Hunter S. Thompson said it best, and particularly appropriate for my little fake “memoir” on porn movies, men’s magazines, Hollywood and the whole skin underground:
“I’ve always considered writing the most hateful kind of work. I suspect it’s a bit like fucking, which is only fun for amateurs. Old whores don’t do much giggling.” (Hunter S. Thompson, on Fear and Loathing in Las Vegas)
But that book was one great capacitance, a massive discharge of stored up observation, stories, and my long-developing perspective on the field. Like Dylan’s “blue-eyed son,” I knew my song well before I started singing. And at the end, this is what I wrote:
July 31-August 5, 1986
(And yes, I wrote this in 6 days. This is minor, compared to other things done in the same length of time, I am told.)
I have never written anything as well-oiled, effortless and, yes, FUN, before or since. When I staggered out into the red dawn of another smoggy summer LA day, I knew I’d done something I could be proud of. There is no real way to describe those six days: it was a long, singular dream. And then it was done.
But, while the writing was fast, facile and the literary equivalent of “the perfect wave,” now that I was done, I was about to start that twenty-six year odyssey that brings us to the present day. I had a connection to an LA publisher, and I started out with that …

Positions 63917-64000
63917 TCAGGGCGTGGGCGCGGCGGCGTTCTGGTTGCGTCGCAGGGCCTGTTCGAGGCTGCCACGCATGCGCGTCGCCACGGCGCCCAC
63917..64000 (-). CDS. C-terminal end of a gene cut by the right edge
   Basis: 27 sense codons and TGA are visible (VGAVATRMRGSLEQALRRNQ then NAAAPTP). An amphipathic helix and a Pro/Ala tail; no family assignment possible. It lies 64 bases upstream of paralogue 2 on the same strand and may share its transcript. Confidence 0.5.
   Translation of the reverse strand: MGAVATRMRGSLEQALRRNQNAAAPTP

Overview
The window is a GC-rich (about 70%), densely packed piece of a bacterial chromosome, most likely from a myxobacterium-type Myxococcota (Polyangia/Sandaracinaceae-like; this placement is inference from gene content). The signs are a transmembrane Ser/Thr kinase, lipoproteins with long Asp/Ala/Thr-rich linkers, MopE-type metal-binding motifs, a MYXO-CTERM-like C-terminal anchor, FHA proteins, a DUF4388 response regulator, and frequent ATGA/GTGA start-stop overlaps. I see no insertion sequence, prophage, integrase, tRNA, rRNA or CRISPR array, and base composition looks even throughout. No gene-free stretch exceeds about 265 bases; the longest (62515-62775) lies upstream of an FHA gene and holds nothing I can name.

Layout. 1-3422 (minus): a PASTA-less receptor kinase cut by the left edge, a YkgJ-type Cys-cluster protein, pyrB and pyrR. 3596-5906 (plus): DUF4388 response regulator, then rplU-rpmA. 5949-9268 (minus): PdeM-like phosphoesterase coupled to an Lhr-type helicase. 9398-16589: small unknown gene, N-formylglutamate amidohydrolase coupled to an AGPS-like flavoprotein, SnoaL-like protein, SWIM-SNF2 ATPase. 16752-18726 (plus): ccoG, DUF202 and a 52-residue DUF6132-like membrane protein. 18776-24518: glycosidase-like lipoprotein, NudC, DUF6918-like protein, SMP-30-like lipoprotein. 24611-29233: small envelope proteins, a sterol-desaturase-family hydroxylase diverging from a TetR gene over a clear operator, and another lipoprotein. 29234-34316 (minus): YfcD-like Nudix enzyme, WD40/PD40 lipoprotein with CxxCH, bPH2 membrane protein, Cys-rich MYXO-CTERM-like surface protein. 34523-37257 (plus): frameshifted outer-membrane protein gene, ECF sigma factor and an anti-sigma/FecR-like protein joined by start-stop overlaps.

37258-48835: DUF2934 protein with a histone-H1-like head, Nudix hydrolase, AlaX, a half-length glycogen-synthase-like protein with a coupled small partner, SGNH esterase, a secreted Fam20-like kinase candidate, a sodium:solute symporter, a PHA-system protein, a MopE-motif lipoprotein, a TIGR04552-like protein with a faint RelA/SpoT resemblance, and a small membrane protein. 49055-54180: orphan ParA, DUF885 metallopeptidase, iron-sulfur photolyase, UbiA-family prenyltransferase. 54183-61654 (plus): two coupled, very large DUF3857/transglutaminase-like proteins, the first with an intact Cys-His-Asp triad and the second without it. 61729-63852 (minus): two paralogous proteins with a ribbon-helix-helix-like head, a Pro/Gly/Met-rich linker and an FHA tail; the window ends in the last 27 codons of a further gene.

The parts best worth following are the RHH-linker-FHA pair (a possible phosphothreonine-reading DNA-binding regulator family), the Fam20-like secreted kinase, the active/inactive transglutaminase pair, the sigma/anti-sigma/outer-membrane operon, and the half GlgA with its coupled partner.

[to be continued]
**End note, from said book:
Mark Weiss and I went out to the barbecue grill, and Mark kindly cleaned out a mayonnaise jar for me. I took the grill off the cheap three-leg metal brazier, spread out the pages, and doused them thoroughly with charcoal starter. Then, solemnly and with a certain mad glee, I lit a match and tossed it on the 242 pages of THE HANGED MAN, bringing the novel to its own predicted conclusion.
I did it because it had become a psychic albatross. I would write other novels. But as long as that damned thing sat in my files, I was blocked by a feeling of failure, and of senseless, pointless striving.
I only realized many of these things after I’d burned it. Then, though, it was something I had to do, for vague, inexplicable reasons.
The mayonnaise jar sits on my bass speaker, in my office. Beside it is a cheap ceramic figure of the Laughing Buddha. He reminds me that nothing in life is eternal, and that you’ve got to enjoy it a day at a time. The mayonnaise jar reminds me that no work is ever lost. I enjoy that first novel much more now than I ever would have as another paperback cluttering my already cluttered shelves.
On the mayonnaise jar is a label I made. It says:
“WARNING: SEVERE ZEN JOKE ENCLOSED. Ingredients: One first novel, self- pity, pride, humility, hope, despair, virtue, sorrow, a need to out-Hemingway Hemingway, BHT & MSG added for no reason.”
~ From the book what I done been talkin’ about. © 1986
In 1989, I retyped the original on a New Mexico Highway Department address label and added: © 1981 Hart Williams haveaniceday.